4. I might use this to generate my reading list for class next semester. My only problem is that I can't sort it the way I want with any one of five user-defined fields. I have lots of sorting options, but I need to see if I can expand those options further. See a few articles in my Fall 2008 Reference folder.
  5. The University of Texas at Arlington has a nifty database of Tests and Measures in a RefShare account. They list information about the test or measure (in social sciences) and then provide the URL to the catalog entry explaining where the test or measure is at UTA.
RefWorks has already enabled us to put the University of Connecticut's OpenURL resolver in our account, so UConn community members (or those at one of our campuses) can easily find the full-text of any articles in a UConn RefWorks folder.

Back to David's point about the next generation library being where the users are ... where else are our users? Facebook! Library databases (hopefully). Google /Google Scholar. Course management systems like Moodle, Blackboard, etc.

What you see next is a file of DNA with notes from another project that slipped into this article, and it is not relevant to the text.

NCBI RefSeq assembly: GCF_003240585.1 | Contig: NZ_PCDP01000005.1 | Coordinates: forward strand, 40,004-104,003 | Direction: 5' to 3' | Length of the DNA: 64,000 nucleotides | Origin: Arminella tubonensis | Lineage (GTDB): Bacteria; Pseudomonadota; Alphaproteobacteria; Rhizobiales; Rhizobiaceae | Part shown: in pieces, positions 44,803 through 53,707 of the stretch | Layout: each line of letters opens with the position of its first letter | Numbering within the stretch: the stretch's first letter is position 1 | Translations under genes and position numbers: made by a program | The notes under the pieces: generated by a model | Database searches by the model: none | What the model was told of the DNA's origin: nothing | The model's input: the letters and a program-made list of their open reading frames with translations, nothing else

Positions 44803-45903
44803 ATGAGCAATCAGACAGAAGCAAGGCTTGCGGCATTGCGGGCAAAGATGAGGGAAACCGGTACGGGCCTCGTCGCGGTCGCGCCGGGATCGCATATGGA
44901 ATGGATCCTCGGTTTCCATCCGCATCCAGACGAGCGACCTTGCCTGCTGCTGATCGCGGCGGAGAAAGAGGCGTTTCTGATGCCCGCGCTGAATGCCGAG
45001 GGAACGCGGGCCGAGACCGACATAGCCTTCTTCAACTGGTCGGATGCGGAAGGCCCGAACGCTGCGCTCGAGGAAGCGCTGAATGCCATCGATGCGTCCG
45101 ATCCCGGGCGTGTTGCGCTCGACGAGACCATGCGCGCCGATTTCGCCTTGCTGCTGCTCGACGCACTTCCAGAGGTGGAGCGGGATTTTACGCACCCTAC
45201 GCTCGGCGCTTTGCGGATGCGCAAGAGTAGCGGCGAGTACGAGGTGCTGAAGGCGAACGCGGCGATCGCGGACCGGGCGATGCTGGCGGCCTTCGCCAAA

All of these applications already incorporate some interesting library tools. This is yet another great opportunity for us to think outside the library book box.

November 09, 2007

Somewhere over the Brainbow ...

Heard an interesting podcast on Science Friday about a "brainbow:" a way of coloring neurons in a living brain to see the connections between them. Astonishing!!

Here's the Science Friday blurb:
"Building a Brainbow"
"Researchers have developed a technique that takes brain mapping to a new level, allowing them to label individual neurons in the brain in different colors. The technique, dubbed 'brainbow' by the researchers involved, could help scientists gain a better understanding of brain function than previous staining techniques allow.